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Born-again rap

Born-again rap: A new medium for the message. (1991, April 9). The Wall Street Journal.


Rap music today is clearly one of the most powerful vessels communicating to kids today. This style of music is no longer reserved for inner city kids; it is even more popular among suburban youth. When the subject of music emerges, rap quickly becomes one of the most popular topics.

Secular rap music, especially gangsta rap, is not highly endorsed by adults and church leaders. The messages conveyed are questionable. Josh, an eighth grader in the youth group of this article review’s author, completely understands what rap groups say in their songs. On several occasions when the topic of music has emerged with the youth group, Josh has said, "I don’t want to talk about music, because I know I will feel guilty afterwards."

Young people know what they are listening to. They know that the words may not be the best for them to hear. But the fact is that they listen to rap music. They love the beat, the rhythm, and the videos they see on MTV. Herein lies the crucial opportunity for rap music from a Christian perspective. Many Christian groups right now, such as DC Talk and PID, are attempting to access this style of music and reach youth. In their lyrics, they "preach against everything from premarital sex and abortion to ‘humanism’ and racism. And they aren’t shy when it comes to laying on the fire-and-brimstone routine."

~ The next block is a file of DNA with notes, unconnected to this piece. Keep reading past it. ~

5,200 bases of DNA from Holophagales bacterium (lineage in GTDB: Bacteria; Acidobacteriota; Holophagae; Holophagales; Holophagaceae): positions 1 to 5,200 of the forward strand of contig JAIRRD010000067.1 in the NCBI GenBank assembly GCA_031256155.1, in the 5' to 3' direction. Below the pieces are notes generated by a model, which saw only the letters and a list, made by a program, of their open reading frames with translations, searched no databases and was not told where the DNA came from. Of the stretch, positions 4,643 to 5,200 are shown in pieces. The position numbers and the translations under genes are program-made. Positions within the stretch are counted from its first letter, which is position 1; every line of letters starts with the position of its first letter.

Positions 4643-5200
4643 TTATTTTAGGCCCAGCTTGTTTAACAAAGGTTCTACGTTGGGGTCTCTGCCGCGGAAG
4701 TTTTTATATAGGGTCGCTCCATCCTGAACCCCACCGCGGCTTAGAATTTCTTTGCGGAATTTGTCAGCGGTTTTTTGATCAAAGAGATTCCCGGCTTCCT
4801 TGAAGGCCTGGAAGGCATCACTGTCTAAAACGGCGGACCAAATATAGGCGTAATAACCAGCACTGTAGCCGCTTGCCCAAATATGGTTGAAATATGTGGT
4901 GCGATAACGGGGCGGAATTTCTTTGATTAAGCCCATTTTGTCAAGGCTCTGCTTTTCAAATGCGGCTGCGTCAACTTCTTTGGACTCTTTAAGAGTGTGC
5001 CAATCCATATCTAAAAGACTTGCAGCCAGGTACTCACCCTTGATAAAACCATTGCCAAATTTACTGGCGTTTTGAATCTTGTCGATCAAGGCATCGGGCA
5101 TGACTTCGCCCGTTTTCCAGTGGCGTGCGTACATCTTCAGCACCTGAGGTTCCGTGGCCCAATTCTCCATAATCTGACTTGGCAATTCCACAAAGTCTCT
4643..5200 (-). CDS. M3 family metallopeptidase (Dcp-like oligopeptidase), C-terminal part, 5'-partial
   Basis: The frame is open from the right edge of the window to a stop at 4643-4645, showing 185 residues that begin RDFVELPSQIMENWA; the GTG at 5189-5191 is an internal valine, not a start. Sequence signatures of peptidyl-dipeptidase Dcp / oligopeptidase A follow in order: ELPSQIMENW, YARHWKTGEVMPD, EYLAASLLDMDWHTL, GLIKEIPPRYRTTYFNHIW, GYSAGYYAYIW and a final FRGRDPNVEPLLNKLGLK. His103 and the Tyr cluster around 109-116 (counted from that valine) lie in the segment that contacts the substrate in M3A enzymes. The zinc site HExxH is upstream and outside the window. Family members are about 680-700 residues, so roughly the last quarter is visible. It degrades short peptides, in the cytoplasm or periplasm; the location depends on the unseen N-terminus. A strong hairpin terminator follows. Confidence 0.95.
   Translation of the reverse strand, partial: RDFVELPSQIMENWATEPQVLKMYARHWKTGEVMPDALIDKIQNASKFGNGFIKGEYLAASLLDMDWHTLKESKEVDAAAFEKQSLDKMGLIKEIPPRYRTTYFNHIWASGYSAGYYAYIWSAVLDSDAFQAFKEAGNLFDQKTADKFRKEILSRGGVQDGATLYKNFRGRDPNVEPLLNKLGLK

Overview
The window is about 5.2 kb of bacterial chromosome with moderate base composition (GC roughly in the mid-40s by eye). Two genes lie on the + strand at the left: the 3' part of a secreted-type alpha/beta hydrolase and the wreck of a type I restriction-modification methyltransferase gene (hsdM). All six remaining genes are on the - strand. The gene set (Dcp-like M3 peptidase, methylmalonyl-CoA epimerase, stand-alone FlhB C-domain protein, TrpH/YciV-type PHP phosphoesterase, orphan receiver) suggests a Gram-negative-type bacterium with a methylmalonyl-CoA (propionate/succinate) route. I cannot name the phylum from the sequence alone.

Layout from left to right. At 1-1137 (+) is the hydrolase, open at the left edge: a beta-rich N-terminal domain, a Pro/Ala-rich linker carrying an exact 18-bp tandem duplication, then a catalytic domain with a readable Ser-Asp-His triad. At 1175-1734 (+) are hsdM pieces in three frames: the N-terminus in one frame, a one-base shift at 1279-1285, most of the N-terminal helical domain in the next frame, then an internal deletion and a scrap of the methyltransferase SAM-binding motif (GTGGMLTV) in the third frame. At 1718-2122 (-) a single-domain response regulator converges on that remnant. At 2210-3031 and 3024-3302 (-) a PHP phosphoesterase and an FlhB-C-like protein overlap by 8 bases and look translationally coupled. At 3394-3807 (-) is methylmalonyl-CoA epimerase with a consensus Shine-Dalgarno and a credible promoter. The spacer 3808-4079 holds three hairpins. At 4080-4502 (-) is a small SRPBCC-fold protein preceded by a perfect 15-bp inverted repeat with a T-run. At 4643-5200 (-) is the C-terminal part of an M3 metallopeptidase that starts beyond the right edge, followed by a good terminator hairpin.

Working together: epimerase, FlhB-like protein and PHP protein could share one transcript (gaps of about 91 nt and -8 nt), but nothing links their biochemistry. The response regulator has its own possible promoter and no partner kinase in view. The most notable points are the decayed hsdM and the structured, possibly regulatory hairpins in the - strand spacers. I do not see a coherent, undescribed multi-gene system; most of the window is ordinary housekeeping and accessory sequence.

Christian rap artists have the potential to reach youth today. They use a style of music that kids understand, and they deal with issues that are important. "They borrow the ‘hip-hop rhythms and slanging styles’ from famous mainstream rappers so that kids will be willing to listen." But are kids listening to the music and buying the albums? Probably not. First of all, these artists are not able to enter into the mainstream. Their albums are not readily available to the listening and purchasing public. "Their albums aren’t sold outside Christian bookstores and their music rarely strays from religious airwaves." This is clearly evident when looking through the selections of music of most youth. Christian rap artists are not on their lists or their shelves.

The majority of Americans who regularly buy albums make their purchases based on hearing a song on the radio or having a friend recommend a group. With limited airplay on few Christian radio stations and the lack of public awareness of such groups, Christian rap artists will never reach the group of people who need to hear their lyrics the most.

The target audience is being missed. Something must be changed in order to allow kids the opportunity to listen to the music. Somehow, secular radio stations must be encouraged to play these groups on the air. This probably means that Christian rap artists need secular labels to sign with. There is no easy answer, but rap music has lots of potential to reach kids. In order to reach youth throughout the country with the hope of God, rap music can become a tool and means to do so.


  1. Do you think that music changes kids’ lives? Why or why not?
  2. How can Christian rap music become mainstream?
  3. What are other ways, in addition to music, that kids can be reached—in their world?


    • Rap music is achieving great popularity with a wide variety of kids.
    • Christian rap artists should be applauded for their attempts to tap into this group of malleable listeners.
    • Youth workers interacting with kids who listen to secular rap music can share Christian rap music, upon the kids’ invitation, with their kids. Openly encourage and consider their responses to Christian rap. Discuss similarities and differences between the two perspectives of rap.

Jeff Maljian and Kathryn Q. Powers cCYS